The True Death of Billy the Kid

The True Death of Billy the Kid

Out next month is Rick Geary’s latest murder exploration, The True Death of Billy the Kid. It’s in keeping with his popular Murder Treasury series, in that it explores a famous, historical, violent death, but it’s larger in format, and a little shorter (64 pages), which makes the hardcover oddly reminiscent of a picture book. That’s about all the space needed to cover, though, who killed the outlaw, why, and under what circumstances.

Originally crowdfunded on Kickstarter three years ago, the book has been picked up by long-time Geary publisher NBM for wider distribution, and I’m glad they did. I wasn’t interested enough in the topic to pledge for it, but now that I’ve seen it, I realize, as always, Geary provides unique insight into what at first seems an obvious reason and situation for killing.

In New Mexico territory in 1881, the 21-year-old William Bonney waits in jail for his execution by hanging. He’s been caught up in violent battles over land and economic interests, driving him further into banditry and murder. He hatches an escape, but sticking around familiar ground afterwards leads to his eventual demise by someone determined to stop his killing.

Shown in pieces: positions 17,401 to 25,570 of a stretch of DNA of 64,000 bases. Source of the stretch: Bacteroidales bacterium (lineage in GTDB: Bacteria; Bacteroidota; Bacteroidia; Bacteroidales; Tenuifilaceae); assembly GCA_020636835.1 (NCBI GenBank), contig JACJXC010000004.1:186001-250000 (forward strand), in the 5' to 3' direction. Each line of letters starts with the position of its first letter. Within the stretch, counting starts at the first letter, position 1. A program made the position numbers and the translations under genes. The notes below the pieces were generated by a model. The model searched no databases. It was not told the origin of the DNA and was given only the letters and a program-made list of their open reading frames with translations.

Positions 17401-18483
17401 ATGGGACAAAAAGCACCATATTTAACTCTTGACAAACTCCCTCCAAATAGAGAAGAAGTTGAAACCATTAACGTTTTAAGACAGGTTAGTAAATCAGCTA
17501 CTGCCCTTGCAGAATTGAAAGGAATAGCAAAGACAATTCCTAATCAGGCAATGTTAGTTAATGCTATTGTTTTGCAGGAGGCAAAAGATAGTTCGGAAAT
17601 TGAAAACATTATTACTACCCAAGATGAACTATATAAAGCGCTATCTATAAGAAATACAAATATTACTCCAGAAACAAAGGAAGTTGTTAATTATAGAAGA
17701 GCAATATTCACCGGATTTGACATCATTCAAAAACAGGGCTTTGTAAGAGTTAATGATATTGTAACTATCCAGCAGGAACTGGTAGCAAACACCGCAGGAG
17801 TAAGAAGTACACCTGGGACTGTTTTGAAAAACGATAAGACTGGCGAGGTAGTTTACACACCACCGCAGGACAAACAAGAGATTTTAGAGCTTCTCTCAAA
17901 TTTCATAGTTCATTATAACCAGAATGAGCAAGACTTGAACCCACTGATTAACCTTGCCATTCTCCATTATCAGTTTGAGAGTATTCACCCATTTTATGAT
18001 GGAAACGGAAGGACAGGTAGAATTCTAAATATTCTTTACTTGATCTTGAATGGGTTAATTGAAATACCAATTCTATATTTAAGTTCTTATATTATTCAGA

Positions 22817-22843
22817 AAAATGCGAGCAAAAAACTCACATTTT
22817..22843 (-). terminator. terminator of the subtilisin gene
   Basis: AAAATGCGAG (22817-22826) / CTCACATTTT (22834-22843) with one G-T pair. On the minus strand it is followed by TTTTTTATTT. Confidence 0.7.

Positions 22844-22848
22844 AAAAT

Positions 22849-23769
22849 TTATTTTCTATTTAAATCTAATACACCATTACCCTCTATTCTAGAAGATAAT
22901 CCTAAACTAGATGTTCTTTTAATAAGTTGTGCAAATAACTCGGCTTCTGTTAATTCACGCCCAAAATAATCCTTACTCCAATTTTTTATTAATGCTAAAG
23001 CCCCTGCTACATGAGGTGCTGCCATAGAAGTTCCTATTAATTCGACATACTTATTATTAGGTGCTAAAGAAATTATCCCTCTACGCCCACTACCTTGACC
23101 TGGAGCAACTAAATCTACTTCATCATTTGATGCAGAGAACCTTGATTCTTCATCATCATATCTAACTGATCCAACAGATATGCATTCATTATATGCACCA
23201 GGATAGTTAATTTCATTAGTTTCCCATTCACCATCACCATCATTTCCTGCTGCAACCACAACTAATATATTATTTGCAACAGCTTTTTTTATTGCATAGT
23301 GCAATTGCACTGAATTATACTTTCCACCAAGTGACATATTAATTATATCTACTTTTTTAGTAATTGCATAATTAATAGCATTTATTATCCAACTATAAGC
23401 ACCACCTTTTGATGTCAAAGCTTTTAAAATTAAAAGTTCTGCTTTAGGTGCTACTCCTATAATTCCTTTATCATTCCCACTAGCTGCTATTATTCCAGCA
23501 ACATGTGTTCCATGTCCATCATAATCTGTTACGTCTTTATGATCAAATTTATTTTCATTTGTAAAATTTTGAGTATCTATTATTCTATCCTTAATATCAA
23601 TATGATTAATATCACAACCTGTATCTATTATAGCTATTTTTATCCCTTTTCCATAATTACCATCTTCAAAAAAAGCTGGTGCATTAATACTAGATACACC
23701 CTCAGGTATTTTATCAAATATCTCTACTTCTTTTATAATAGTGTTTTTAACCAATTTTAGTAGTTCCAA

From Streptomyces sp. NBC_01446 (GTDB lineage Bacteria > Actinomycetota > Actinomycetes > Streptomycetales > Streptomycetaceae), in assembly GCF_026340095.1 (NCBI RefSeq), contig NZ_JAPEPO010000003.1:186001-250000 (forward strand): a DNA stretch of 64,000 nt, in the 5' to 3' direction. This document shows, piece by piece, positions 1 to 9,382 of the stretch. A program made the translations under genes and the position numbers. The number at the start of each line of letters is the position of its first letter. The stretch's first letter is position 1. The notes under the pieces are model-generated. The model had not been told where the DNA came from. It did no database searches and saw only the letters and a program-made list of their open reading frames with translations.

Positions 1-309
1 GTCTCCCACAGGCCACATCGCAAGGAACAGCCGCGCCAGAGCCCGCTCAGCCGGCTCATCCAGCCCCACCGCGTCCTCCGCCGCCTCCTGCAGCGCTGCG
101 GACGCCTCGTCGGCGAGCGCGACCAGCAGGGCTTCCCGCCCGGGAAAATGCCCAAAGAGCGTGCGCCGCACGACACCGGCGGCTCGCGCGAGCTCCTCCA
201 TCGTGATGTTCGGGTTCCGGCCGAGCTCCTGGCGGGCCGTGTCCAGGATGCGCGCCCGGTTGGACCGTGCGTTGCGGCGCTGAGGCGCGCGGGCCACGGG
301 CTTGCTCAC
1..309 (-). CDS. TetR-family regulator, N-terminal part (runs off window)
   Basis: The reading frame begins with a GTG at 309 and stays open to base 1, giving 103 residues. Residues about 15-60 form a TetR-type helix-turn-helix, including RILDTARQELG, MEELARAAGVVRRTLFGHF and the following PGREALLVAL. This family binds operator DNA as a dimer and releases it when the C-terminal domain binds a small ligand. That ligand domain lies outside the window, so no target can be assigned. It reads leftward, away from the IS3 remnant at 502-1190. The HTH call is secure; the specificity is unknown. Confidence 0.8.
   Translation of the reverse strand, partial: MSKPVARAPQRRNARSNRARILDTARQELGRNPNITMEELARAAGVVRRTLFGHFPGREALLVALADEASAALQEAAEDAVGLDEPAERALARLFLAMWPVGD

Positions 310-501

After reading this treatment of his last days, I’d like to read a longer graphic biography of the outlaw — but that wasn’t Geary’s intent; he wanted only to cover the period during which Billy the Kid became a legend. We’re given tantalizing details here, as when abandoned by a stepfather after his mother’s death, he turned to crime, or we’re told he “still has many friends in” the town where he’s held prisoner. There’s not much insight into his personality, as some of his actions — “whooping and shouting” on the jail balcony after shooting the two deputies dead — make little sense, although they feed the popular concept of the anti-hero. He’s an object to watch move down a path to an already-known ending.

The True Death of Billy the Kid

Geary’s art is well-suited for this kind of reporting, as it’s straightforward in showing expression and setting. With its pen-and-ink, old-fashioned flavor, the reader feels transported back to an earlier time. Geary provides various theories but maddeningly doesn’t present one as what really happened. The uncertainty sharpens the poignancy of this long-ago death, making it more immediate. It’s also sympathetic, although we’re reading about someone who shoots someone face-to-face with no warning. As he lived, so he died, similarly shot in the chest.

Last year, Geary crowdfunded another, similar book, The Story of the Lincoln County War, so here’s hoping NBM sees fit to help get that one out to a wider audience as well. (The publisher provided a review copy.)

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